Street battles broke out between police and protesters in Athens at a march marking the 1973 student uprising, which helped topple the military junta.
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The annual protest, which took place on Friday, was peaceful for the most part, as around 10,000 protesters stopped by the Athens Polytechnic University in the afternoon to lay flowers and honor the memory of those killed in the 1973 uprising before marching towards the US embassy. Demonstrators used the rally to voice more contemporary grievances, such as the policy of austerity that has left hundreds of thousands of Greeks unemployed over the past few years. Marchers held up banners reading “We will live freely” and “No pensioner will be fired!”
However, as proceedings drew to a close, a group of masked youths started hurling petrol bombs at police in the central Exarchia district of the city. Officers responded by firing tear gas in an effort to disperse the crowd. At least one bystander was injured in the commotion; a woman who had to be treated for burns after being hit in the leg with a flare.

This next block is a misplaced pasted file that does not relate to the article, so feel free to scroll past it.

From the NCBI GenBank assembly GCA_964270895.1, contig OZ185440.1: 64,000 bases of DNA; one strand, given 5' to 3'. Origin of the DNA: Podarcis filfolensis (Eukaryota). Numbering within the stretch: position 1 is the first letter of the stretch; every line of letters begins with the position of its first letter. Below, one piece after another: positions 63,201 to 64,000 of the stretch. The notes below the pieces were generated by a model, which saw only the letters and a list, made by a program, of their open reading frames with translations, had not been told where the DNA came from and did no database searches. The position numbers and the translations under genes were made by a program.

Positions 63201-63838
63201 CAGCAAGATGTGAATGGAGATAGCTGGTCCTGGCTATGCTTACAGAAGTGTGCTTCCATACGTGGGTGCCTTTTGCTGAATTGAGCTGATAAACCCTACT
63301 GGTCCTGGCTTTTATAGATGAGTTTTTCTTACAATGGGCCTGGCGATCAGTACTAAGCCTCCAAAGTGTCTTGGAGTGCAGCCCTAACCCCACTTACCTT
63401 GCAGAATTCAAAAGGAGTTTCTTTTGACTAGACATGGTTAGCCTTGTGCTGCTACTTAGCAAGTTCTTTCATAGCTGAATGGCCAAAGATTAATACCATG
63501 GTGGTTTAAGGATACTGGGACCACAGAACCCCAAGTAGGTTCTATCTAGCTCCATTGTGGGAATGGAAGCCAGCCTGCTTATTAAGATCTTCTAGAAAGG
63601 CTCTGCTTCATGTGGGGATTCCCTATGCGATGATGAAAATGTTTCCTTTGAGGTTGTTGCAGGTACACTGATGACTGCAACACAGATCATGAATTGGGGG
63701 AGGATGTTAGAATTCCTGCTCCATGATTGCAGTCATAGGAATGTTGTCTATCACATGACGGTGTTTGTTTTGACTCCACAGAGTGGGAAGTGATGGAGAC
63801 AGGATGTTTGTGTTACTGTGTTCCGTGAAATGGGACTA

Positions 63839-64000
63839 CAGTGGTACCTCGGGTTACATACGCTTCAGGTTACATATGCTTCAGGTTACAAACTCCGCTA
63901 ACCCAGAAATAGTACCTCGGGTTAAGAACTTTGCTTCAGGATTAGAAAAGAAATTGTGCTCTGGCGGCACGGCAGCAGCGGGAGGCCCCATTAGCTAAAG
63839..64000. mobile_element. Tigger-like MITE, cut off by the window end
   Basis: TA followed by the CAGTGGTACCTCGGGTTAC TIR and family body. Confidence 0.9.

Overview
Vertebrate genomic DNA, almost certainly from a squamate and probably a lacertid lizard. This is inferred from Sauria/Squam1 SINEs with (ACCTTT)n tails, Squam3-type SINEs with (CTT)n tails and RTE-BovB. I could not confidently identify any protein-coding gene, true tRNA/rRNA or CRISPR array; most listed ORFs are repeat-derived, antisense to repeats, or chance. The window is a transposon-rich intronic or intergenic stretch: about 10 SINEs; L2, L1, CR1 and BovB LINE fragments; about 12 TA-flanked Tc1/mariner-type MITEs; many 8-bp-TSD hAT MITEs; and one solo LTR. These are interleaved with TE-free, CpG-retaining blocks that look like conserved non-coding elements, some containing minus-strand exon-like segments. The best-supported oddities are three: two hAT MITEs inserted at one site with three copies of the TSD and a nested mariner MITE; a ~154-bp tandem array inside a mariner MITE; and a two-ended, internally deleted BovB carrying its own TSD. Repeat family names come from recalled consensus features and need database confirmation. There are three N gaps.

Thousands of extra officers had been deployed to the streets of Athens in anticipation of Friday’s march, while metro stations were closed and shopkeepers rolled down their shutters to protect their storefronts.
The Greek military junta took power in a 1967 coup. With US backing, the junta cracked down on civil rights, dissolved all political parties, and rounded up and tortured suspected leftists. University students faced being conscripted by the army, while their unions were run by junta-appointed leaders. On November 14, 1973, students barricaded themselves inside the Athens Polytechnic University in protest, setting up their own radio station on-site, where they began broadcasting anti-junta messages. Three days later, military tanks rolled through the university gates. Over the course of the operation, some 24 students were killed.
Although the student uprising was crushed, the events of November 17 set in motion a series of events that precipitated the toppling of the dictatorship during the following year.